This review is taken from Stand 211, 14(3) September - November 2016.

Carole Bromley’s striking second collection, The Stonegate Devil, is haunted. The opening poem sets the tone, precise and playful in its juxtaposition of the variations of everyday life with that which steadfastly remains – the Stonegate Devil who has

crouched on that ledge
since Coffee Yard was Langton Lane
nd Stonegate the Street of the Printers.

The poem, like many in the collection, is set in York, and cleverly presents the past and present at the same time. In this poem, it is ‘the missing student on the poster’ who haunts the street and ‘smiles her pretty smile’. In the main, it is women who haunt the collection, from the ‘hanged woman’ of Lund’s Court and the laundress of ‘Beningbrough Hall’ to the young girl watching an earwig in the headmaster’s office in ‘On The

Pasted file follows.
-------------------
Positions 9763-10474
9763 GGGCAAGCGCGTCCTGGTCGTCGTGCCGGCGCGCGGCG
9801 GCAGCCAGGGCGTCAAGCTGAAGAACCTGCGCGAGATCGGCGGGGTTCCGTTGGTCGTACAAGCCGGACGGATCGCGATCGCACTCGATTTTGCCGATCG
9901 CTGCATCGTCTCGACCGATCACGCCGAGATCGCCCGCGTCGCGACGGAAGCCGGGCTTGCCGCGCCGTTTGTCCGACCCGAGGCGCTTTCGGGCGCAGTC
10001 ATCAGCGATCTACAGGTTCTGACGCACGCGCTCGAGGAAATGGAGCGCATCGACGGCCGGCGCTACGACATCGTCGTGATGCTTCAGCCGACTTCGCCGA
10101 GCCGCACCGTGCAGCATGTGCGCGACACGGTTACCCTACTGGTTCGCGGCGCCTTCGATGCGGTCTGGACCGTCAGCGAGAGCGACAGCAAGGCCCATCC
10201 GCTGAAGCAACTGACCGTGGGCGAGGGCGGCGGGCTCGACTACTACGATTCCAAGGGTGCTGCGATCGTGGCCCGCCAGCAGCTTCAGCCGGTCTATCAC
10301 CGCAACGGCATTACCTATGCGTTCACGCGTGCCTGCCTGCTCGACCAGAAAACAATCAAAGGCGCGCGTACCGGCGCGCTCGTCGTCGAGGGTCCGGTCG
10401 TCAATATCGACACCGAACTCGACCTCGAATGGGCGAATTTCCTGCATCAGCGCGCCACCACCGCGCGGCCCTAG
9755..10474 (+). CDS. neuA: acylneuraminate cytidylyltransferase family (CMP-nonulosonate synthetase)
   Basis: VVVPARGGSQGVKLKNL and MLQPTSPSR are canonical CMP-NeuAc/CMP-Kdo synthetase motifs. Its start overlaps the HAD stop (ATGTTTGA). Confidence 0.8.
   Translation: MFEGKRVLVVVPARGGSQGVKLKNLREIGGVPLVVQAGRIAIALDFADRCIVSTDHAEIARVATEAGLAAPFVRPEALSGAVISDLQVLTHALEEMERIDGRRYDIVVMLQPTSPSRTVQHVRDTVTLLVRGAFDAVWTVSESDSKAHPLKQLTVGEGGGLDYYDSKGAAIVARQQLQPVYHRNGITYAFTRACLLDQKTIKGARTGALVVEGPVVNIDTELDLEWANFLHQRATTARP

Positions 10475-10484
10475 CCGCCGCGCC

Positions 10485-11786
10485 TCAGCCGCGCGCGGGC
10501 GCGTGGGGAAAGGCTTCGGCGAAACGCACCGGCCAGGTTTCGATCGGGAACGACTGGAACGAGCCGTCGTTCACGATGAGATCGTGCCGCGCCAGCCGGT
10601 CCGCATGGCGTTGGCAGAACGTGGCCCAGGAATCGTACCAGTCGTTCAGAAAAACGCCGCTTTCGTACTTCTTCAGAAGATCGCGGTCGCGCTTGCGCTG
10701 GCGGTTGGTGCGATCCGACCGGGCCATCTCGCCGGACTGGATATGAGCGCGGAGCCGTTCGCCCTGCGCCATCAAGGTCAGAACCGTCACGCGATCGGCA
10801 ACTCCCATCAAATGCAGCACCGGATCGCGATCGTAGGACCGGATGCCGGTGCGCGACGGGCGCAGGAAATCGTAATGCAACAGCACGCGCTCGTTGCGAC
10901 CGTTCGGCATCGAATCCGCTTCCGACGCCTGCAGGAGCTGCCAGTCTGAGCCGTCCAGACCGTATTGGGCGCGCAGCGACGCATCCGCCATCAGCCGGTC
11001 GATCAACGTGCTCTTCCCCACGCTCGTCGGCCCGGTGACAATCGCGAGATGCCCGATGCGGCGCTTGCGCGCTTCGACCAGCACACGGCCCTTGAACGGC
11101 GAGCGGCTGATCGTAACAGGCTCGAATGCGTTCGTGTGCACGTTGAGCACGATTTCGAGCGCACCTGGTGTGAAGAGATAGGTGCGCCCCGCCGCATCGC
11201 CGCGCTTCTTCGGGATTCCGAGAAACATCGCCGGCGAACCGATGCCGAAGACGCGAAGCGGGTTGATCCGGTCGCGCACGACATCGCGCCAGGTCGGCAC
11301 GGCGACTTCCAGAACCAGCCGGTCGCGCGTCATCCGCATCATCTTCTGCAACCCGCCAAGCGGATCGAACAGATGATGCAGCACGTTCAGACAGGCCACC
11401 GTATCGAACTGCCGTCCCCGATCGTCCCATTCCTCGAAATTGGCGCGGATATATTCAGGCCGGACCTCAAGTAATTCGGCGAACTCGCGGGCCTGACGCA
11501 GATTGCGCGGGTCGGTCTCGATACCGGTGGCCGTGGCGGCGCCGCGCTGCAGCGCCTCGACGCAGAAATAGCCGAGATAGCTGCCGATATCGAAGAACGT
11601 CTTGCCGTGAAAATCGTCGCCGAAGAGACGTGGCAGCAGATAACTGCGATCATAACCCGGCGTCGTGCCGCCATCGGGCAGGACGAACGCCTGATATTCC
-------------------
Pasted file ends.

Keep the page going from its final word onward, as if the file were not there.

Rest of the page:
Carpet’. There are also ex-girlfriends, missing wands (‘The Doll with a Hole in its Hand’) and painful poems about lost friends and the death of the speaker’s mother.

Bromley deftly weaves sadness and wit. If it is true that her collection is haunted, it is also true that the poems are intensely alive and human, breathing with warm everyday language. Frequent wordplay creates layers not only within the poems, but also throughout the collection as a whole, threading together the ‘golden cloak’ of a boy at school (‘Oberon’s Cloak’) with ‘Plumbers’, ‘like gold dust’. There is a cluster of poems at the
heart of the book which are ...
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